By Deepak Chopra, MD
The machinery of politics is geared up to defeat Donald Trump on the Democratic side, and there’s hope, after Trump revealed his propensity for self-destruction, that the Republicans will either abandon him or keep a safe distance. Enough condemnation has been directed at him to sink a dozen candidates, and his extended Teflon period may quickly draw to a close.
But the larger issue isn’t Trump’s viability as a candidate, troubling as that is, but the rise of the movement he represents. Every term of condemnation applied to him–bigoted, racist, sexist, xenophobic, authoritarian, mentally unbalanced–fuels the approval of his supporters. A hopelessly divided, hostile electorate has become a diseased electorate. That’s the thing that should disturb us the most, because disease conditions need a cure or else they continue to fester.
To clarify the point, I think back to my early days in Boston as an underpaid medical resident with a young family to support. Like many in my situation, I moonlighted to make ends meet, working at a famous private clinic in the Boston area. My status was on the bottom rung, so I found myself doing workups on the entering patients. One day I did the physical for the leader of a huge labor union, a nationally known figure. To my alarm, he was overweight, a heavy drinker and smoker, and suffering from various symptoms, the most serious being his high blood pressure and bad heart.
I finished the exam and immediately rushed to my supervisor with the bad news. He blanched, saying, “You didn’t tell him any of these things, did you?” I said no, and the supervising physician looked relieved. “We don’t want to let him know that anything is wrong,” he said. “He’s doing okay the way he is, and if he really knew what was wrong, it would probably kill him.” Those were the days, in the early Seventies, when medical ethics still considered it discretionary to tell a patient any grim news, but the net effect was that denial by the doctor led to ignorance by the patient.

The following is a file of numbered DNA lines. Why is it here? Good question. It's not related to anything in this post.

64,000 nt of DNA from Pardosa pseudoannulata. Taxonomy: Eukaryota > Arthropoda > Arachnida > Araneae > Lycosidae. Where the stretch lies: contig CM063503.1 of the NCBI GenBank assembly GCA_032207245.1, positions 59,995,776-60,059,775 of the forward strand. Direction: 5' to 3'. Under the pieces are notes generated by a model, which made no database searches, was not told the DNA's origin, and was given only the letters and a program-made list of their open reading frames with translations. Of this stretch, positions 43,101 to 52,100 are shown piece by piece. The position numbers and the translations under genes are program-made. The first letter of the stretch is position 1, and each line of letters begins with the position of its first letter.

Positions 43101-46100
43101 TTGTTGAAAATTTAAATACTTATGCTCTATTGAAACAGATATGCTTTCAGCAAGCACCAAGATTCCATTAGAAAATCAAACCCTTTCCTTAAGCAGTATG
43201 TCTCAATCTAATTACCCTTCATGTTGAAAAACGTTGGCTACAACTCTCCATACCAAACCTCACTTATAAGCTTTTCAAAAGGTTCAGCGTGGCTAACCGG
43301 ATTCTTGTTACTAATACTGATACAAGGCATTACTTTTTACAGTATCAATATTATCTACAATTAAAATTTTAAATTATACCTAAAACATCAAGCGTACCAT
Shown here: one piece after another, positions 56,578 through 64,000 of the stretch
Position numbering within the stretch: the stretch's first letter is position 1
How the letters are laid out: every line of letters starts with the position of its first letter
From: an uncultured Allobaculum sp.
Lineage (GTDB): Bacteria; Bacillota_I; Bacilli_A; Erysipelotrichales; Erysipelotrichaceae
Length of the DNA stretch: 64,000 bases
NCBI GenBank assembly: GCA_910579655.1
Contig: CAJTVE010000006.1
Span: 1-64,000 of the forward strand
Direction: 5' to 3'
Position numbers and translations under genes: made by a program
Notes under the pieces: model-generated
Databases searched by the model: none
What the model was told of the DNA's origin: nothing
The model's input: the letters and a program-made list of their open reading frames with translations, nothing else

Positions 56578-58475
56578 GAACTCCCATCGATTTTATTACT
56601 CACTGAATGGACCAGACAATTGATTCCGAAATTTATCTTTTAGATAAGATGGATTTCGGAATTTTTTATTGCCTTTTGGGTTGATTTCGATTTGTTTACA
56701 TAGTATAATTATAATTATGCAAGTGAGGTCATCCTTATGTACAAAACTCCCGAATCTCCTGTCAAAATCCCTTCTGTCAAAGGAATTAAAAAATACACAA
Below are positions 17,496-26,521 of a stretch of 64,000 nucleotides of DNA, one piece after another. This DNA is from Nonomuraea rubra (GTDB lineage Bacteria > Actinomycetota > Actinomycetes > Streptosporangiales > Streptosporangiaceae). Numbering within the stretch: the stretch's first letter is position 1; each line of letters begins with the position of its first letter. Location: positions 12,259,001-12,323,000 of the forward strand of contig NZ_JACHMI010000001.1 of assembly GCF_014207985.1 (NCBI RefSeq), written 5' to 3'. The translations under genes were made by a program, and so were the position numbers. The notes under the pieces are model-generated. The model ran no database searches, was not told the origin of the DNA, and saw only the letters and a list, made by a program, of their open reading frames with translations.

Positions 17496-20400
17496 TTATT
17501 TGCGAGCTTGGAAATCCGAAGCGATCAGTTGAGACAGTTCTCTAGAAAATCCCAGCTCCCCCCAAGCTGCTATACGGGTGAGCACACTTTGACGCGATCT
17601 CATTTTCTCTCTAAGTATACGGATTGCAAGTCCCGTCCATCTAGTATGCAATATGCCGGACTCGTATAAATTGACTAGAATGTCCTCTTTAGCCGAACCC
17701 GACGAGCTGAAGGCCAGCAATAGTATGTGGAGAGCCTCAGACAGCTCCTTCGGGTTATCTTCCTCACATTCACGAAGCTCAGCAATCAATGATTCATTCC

The same, and worse, applies to a diseased electorate. On both sides the racism, bigotry, greedy elitism, reactionary attitudes, and sheer malice that has been a feature of the far right for decades somehow became normalized. A very sick patient was being coddled as if he was healthy. In the case of the union leader, keeping him in the dark was done supposedly in his best interest. The far right has been treated with denial out of fear and repugnance. After “nice” Presidents like Reagan and George H. W. Bush deliberately fueled the festering malignancy of the far right, Southern racists, and religious fundamentalists, moral lines became hopelessly blurred for the vast majority of politicians running for office.
The fact that the most respectable Republicans in leadership positions endorsed Trump in the blink of an eye, despite his outrageous public statements, indicates how deeply dependent a dysfunctional party has become. Without their worst members, the party would sink, and the leadership knows it. If Trump performs in November so dismally that he takes down senators, congressmen, and governors, the fever may die down for a bit. But the underlying disease will continue to spread in all likelihood. The dark side of Reaganism and the two Bushes roared to the surface in reaction to our first Afro-American President, and Trump took the bit in his teeth in acts of fraud, trumpeting a birther cause there is almost no chance he believed in.